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Tending the memory of a legend

A Japanese tourist visits the grave
A Japanese tourist visits the grave Thik Kaliyann

Tending the memory of a legend

In the field where the remains of a Japanese war photographer presumed killed by the Khmer Rouge were found, a villager keeps his story alive

When the rains come, Taizo Ichinose’s memorial becomes hard to reach. The dirt road turns to slush and the tyres skid, but still the tourists come to lay flowers at the site, a white speck in a lush green field, and listen to the story of the man who became a hero in this quiet corner of Siem Reap province.

A Japanese war photographer, Ichinose arrived in Siem Reap in 1973 during the civil war. He disappeared the same year, believed killed by Khmer Rouge soldiers at the age of 26 after trying to take pictures of Angkor Wat while the temple was controlled by their forces.

Some of Ichinose’s photographs
Some of Ichinose’s photographs Thik Kaliyann

More than 40 years have passed since the photographer’s death, but the place where his body was found, near Banteay Srei temple, continues to attract a steady flow of visitors, most of them Japanese, thanks to the efforts of a local man, Kong Thoun.

“More than 40 tourists come here every day,” said Thoun. The 38-year-old from Tnal Toteung village, who speaks fluent Japanese, has cared for the site for more than 13 years, since he saved some money and constructed the tribute in 2001.

“I am always here, telling the tourists about Taizo, cleaning his grave and praying for his soul to rest in peace,” he said.

In a wooden house near the burial site, pictures of – and by – the photographer are pinned on the walls along with tidbits about his background and ill-fated enterprise. Thoun points to them as he tells visitors the story.

As an adventurous photographer in his twenties, Ichinose travelled from his home town in Japan to Southeast Asia where he first covered the Vietnam War and later moved to Cambodia, with the intention of capturing images of Pol Pot’s forces inhabiting Angkor Wat.

In a biopic released in 1999 titled One Step on a Mine, It’s All Over, Ichinose is depicted as an ambitious snapper desperate to make the front page of The New York Times who believes nothing but these images would make the cut.

“It was very dangerous, but Taizo really wanted to take photographs of Angkor Wat and no one dared to do it, even his journalist friends,” Thoun said.

A painting of Taizo Ichinose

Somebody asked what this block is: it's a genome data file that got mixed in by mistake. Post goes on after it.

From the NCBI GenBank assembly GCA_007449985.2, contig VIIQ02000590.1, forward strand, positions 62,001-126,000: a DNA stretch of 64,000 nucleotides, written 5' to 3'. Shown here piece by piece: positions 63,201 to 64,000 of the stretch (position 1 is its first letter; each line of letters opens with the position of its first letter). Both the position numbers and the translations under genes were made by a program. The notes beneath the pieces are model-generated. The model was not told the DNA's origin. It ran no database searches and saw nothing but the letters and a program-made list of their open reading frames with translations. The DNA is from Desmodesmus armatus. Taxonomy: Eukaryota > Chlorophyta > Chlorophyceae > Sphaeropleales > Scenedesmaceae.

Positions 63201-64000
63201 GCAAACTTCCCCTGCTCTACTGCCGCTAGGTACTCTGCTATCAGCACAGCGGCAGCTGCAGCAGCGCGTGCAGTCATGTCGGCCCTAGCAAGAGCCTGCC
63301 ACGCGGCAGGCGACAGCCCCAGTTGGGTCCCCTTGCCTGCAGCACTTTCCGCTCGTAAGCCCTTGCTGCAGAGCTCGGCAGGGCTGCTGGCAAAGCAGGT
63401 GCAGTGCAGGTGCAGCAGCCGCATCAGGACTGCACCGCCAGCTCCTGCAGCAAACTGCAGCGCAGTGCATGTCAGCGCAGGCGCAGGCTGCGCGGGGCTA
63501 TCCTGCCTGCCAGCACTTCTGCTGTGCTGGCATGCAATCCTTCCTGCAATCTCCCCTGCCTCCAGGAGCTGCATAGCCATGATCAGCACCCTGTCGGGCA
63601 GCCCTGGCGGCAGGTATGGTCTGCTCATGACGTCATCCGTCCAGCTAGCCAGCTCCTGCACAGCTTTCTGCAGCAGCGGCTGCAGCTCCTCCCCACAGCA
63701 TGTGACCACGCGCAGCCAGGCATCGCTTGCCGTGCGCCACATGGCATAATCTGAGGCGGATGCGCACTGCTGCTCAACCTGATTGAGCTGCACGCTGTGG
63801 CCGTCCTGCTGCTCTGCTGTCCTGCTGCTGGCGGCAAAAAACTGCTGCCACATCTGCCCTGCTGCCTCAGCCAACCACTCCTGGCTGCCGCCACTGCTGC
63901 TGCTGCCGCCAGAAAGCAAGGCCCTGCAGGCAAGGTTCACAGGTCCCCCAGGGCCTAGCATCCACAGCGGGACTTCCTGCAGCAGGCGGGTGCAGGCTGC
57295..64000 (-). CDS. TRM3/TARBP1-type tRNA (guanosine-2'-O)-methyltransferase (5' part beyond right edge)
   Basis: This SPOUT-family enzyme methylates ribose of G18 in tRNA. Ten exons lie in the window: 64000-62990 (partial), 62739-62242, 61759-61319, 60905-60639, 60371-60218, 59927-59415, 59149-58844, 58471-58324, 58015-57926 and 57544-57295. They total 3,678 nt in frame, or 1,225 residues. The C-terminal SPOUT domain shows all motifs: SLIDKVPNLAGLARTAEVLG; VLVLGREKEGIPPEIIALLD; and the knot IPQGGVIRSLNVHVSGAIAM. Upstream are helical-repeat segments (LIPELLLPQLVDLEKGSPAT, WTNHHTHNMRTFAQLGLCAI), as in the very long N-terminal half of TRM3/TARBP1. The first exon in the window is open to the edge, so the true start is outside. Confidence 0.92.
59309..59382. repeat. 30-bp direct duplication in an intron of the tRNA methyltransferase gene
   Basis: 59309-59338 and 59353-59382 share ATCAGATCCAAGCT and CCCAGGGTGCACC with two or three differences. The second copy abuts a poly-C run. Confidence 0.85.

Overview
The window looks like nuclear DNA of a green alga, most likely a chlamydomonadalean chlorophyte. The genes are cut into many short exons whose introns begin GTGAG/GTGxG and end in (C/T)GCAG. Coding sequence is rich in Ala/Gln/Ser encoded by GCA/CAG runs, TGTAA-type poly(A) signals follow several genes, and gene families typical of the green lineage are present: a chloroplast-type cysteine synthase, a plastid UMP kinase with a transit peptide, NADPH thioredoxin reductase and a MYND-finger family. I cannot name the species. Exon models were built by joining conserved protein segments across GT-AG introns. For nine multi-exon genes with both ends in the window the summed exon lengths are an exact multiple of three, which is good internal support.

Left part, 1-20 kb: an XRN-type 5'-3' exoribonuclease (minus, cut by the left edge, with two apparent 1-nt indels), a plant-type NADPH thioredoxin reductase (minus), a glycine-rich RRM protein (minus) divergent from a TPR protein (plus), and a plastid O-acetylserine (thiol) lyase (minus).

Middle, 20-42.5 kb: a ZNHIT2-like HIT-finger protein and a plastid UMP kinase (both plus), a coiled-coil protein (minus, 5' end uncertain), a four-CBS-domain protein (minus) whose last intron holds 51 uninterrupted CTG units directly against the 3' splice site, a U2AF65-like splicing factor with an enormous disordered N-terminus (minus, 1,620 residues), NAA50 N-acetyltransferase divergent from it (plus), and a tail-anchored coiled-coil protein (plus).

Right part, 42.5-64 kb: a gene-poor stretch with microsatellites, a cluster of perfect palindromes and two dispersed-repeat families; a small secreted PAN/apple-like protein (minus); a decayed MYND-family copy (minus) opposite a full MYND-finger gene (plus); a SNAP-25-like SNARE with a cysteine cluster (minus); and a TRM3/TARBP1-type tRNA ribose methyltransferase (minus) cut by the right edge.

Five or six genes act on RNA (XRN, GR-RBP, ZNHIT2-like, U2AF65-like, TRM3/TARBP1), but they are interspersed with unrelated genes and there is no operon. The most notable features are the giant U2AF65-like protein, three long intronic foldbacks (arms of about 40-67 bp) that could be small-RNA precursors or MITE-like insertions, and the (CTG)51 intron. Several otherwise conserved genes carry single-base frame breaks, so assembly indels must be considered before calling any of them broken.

A painting of Taizo Ichinose Thik Kaliyann

Mystery surrounds the exact circumstances of his death, but his skull and bones were recovered in Banteay Srei district, where Thoun lives today, by Ichinose’s parents, who flew from Japan in search of their son in 1982.

At first, the couple wanted to bring the photographer’s remains to Japan, but could not take them aboard the airplane as staff believed the body would bring bad luck to the flight.

Instead, they decided to hold a funeral ceremony in a pagoda in Siem Reap and buried Ichinose’s bones under a tree near Angkor Wat temple – the place he lost his life trying to photograph.

“They just fulfilled his desire,” said Thoun, adding that although the photographer’s bones no longer rest on his land, he wanted to commemorate the site where they were found.

“I am just a villager who owns the land where his bones were, but, I think I am lucky to look after the grave of a person who sacrificed everything, even his life, to reach his goal,” he said.

He’s not the only one in the village who is spreading the word about Ichinose. A little way down the road, some images by the photographer hang on the walls of Banteay Srei restaurant on National Road 6A.

Kong Thoun, who cares for the site
Kong Thoun, who cares for the site Thik Kaliyann

Chhim Lok, 79, the mother of the restaurant owner, remembers cooking for Ichinose when he stayed in the city. “My mother was his cook when I was nine,” explained her daughter, Chan Lavy.

“Some foreigners, especially Japanese, come here to have a look at those photos, read the descriptions, and we also tell them about the grave so they can go if they wish to,” she added.​

More will discover the story, if Thoun has his way. He intends to build a school near the grave site, both to educate the young children who live nearby, and to tell the story.

“And another reason, I just don’t want him to feel lonely,” he added with a smile.

But for now, there are plenty of visitors. In addition to Japanese, French and Thai tourists also come, according to Thoun. Battling the rain on a recent afternoon a Japanese tourist knelt by the grave and explained that he had watched the film about Ichinose’s life and wanted to pay his respects.

“If I have a chance to visit here again, I would bring my parents, as they would like to see the grave as well,” he said, placing incense sticks by the white stone.

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